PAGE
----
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Low iron levels will make it hard for corals to endure global warming

A new study from Penn State suggests that corals rely on iron in their environment to survive the stress of rising temperatures. The researchers found that the combination of warmer water and low iron levels impairs the growth and function of the microalgae that live within coral cells.

Iron levels are already limited and could decline even more as ocean temperatures continue to rise, which means that the lack of iron will compound the impacts of climate change.

“Corals are the foundation for one of the most important ecosystems in the world,” said study co-author Todd LaJeunesse. “They support significant amounts of biodiversity, protect our shorelines from storms, provide habitat for our fisheries, and boost our economies with their opportunities for tourism.”

“Climate change affects not only the coral, but also their symbiotic microalgae and the partnership between them. In this study, we explored two aspects of climate change – warming waters and altered amounts of trace metals like iron – on the algae.”

In a previous study, the Penn State team determined that the photosynthetic microalgae living within the cells of coral require high levels of iron to grow and function properly. These algae provide up to 90 percent of the coral’s daily nutritional needs.

“In this study, we found that limiting the available iron lowered the heat tolerances of two species of microalgae, which potentially could have cascading effects on the coral and on the reef ecosystem,” said study co-author and grad student Hannah Reich.

In the lab, the researchers investigated the simultaneous effects of high water temperatures and low iron levels on the growth of two species of microalgae, including one typically found in tropical waters and one from more temperate areas. Regardless of their native environment, both types of algae grew poorly at high temperatures with limited iron availability.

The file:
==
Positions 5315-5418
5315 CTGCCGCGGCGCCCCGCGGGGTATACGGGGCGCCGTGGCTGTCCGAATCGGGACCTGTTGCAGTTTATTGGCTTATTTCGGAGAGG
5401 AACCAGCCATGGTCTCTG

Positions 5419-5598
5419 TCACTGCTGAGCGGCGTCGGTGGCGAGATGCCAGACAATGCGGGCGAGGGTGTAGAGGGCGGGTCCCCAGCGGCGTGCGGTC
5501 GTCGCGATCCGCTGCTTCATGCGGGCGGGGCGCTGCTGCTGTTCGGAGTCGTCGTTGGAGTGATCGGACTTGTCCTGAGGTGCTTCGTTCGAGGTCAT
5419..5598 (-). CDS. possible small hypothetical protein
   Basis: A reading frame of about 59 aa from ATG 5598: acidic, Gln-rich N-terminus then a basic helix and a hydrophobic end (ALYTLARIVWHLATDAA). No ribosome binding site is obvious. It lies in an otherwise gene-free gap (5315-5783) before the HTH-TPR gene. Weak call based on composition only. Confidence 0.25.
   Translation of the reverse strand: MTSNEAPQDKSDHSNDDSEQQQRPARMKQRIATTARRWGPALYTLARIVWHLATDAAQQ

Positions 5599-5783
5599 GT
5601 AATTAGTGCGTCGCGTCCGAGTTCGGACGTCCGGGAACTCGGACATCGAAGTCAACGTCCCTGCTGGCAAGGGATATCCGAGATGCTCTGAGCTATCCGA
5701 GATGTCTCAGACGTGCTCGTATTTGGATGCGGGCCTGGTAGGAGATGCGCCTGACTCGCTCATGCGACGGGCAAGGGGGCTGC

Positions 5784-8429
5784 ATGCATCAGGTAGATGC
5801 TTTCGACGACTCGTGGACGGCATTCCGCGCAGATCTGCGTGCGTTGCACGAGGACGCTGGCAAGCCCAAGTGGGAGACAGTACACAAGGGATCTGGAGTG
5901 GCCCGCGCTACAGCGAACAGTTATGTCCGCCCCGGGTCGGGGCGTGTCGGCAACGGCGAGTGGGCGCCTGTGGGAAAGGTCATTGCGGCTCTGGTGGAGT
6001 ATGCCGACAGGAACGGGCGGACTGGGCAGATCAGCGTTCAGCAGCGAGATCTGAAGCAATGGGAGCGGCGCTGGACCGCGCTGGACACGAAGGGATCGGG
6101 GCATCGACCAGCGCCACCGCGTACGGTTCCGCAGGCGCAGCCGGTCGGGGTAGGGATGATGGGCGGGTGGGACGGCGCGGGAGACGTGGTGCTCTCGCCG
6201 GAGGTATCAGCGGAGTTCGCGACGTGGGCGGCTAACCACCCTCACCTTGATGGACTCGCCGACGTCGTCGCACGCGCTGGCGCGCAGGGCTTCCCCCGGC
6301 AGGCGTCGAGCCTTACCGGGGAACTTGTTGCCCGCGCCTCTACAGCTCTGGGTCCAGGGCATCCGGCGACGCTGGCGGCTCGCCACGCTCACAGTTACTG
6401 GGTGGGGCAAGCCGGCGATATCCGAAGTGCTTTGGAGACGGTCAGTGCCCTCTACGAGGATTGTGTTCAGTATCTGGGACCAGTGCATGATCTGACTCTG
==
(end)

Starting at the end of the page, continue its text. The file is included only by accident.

“High temperatures increase metabolic demands, which forces the microalgae to work harder to function properly,” said Reich. “It also increases dependence on processes that require iron, like photosynthesis and assimilating other nutrients. We found that under high temperatures, the microalgae needed more than five times as much iron to reach typical, exponential growth rates.”

Under the compounding pressures of low iron levels and hotter water, the algae became less efficient at photosynthesis, which likely contributed to a lack of growth. In addition, warmer temperatures affected the amounts of trace metals within the algae.

“These alterations could indicate differences in metal usage, likely affecting the biological functions in which they are used,” said Reich. “Notably, with limited iron, the more tropical species grew better and had less compromised photosynthetic ability at high temperatures and a larger reserve of many trace metals.”

“While it is important to understand how access to iron supplies can impact the ability of corals to respond to climate change stressors, there is still a dire need to reduce carbon dioxide emissions to combat the climate crisis.”

The study is published in the Journal of Phycology.

By Chrissy Sexton, Staff Writer

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